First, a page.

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In 2013, the total revenue for the sector was RMB 1.93 billion.This more than doubled to RMB 4 billion at the end of 2017 and is expected to reach over RMB 5 billion by 2020.“[The] newly-born population during 1982-1997 shows that demand for marriage will remain high in the next 5-10 years.Making up 20% of China’s population, this group is just reaching (or about to) the legal marriage age—22 years old for men and 20 years old for women.Today’s youth feel the same societal pressures that weighed on their parents.One year after launching, Gong found a husband on the website she created.Confucian ideals and parental influence continue to play an important role when selecting a partner and, in the eyes of China’s young adults, love is intertwined with social mobility, physical and mental compatibility, as well as family background.“Age, educational level, overseas background, dating experience, and family background are important for Chinese clients looking for love,” says Wang, commenting on critical data points for online dating and matchmaking companies.“The biggest difference between Tantan and Baihe is the goal,” a 24-year-old male Tantan user surnamed Liu told Technode.Sampson Blair, family sociologist at The State University of New York and former visiting professor at East China Normal University, told Tech Node.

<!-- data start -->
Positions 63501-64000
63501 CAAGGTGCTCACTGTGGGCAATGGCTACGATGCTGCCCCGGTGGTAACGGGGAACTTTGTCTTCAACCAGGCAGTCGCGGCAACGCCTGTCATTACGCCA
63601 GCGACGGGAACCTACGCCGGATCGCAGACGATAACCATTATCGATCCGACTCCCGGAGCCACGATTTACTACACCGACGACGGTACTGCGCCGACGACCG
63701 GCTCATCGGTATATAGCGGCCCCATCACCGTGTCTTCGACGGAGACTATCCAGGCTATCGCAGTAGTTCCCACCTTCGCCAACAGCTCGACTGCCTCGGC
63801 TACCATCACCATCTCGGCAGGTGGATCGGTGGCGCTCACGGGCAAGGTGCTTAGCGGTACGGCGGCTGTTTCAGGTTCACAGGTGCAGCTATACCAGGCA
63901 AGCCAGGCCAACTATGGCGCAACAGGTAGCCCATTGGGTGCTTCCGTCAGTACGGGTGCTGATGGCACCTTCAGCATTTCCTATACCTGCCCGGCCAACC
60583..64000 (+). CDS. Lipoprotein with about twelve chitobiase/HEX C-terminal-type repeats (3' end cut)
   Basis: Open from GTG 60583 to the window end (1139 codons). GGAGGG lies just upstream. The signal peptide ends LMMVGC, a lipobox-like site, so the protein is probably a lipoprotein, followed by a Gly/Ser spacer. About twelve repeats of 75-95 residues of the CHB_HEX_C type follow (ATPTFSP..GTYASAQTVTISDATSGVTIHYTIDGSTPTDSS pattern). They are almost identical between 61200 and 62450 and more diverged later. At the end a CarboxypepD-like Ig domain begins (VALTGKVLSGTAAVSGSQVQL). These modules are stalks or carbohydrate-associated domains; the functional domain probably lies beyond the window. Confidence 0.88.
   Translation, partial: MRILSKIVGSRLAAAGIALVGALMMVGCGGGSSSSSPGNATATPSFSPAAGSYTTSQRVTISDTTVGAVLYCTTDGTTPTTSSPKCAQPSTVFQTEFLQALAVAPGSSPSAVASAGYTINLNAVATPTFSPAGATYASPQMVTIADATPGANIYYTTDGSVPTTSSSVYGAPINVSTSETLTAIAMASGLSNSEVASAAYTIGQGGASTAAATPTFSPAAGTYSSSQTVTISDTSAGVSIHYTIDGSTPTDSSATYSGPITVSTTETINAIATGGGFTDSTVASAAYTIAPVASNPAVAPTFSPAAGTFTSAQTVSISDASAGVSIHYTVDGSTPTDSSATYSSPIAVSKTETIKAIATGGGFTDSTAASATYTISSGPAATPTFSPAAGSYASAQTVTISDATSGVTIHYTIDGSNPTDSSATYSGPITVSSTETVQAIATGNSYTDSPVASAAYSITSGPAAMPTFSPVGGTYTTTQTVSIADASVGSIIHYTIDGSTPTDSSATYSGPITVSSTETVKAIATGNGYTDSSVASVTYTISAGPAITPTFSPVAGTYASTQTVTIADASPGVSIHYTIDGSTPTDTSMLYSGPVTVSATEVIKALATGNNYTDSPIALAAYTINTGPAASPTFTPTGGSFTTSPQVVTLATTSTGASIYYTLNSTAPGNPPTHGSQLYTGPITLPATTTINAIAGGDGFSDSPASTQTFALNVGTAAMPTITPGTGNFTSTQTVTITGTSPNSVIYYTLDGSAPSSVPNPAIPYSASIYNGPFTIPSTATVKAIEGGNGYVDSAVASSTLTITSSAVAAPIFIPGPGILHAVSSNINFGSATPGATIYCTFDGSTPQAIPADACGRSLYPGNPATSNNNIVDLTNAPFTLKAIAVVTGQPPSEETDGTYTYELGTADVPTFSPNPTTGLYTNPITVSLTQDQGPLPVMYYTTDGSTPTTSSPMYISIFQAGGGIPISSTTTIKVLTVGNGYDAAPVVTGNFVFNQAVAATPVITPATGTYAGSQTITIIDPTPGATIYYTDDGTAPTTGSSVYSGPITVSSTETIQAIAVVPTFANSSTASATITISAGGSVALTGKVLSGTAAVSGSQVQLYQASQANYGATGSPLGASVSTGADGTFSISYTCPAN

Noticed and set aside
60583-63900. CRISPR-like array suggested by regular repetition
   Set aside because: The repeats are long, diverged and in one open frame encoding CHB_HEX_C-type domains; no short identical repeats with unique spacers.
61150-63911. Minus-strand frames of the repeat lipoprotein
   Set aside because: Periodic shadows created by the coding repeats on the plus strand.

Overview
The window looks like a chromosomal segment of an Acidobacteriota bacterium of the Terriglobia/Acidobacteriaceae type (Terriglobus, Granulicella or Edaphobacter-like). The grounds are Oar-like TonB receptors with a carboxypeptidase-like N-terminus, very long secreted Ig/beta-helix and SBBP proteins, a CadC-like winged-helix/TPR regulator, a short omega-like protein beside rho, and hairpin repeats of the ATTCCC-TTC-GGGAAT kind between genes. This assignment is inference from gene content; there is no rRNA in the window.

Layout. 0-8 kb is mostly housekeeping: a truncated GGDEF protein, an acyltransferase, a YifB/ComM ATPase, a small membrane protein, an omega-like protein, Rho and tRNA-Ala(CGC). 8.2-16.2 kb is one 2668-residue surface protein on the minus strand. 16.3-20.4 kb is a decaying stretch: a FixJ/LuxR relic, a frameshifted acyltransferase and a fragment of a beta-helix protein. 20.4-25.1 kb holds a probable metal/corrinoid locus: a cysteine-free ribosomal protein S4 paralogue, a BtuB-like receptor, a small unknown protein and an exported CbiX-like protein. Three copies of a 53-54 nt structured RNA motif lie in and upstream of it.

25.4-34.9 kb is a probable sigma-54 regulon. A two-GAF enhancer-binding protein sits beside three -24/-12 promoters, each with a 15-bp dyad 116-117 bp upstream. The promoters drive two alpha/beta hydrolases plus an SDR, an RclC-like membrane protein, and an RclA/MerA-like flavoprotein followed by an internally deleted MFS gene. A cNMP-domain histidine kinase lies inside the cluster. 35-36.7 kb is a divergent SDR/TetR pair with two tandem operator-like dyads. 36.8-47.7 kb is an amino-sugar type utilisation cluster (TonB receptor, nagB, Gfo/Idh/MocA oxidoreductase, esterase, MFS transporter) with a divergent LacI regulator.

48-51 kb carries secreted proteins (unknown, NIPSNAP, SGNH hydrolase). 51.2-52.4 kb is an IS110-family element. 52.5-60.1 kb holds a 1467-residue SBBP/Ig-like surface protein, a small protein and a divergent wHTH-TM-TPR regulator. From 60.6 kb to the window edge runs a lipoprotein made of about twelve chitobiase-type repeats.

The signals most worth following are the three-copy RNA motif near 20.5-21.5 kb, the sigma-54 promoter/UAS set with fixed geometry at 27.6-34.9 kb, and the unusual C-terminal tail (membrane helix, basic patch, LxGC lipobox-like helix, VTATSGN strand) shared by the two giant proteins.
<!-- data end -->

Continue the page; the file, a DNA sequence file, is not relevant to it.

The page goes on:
This significantly increases the chances of pairing with someone from an entirely different background. Additionally, over 1500 foreigners were granted green cards in 2016, a 160% year-on-year increase.
“People who use Tantan only want to have a boyfriend or girlfriend, but people who use Baihe want to get married.” In his opinion, people use services like Baihe and Jiayuan because of parental pressure to start a family.
“Maybe I don’t want to get married yet,” he says when asked if he has used the marriage-focused services before.
Baihe also started to help individuals with little time meet a prospective life partner.
The company claims to achieve this by introducing psychology into the field of matchmaking. Founder Wang Lifan noticed the difficulty her single friends had finding partners and decided to start an online matchmaking service.
Every weekend, the parents of Shanghai’s unmarried population gather to find potential partners for their adult children.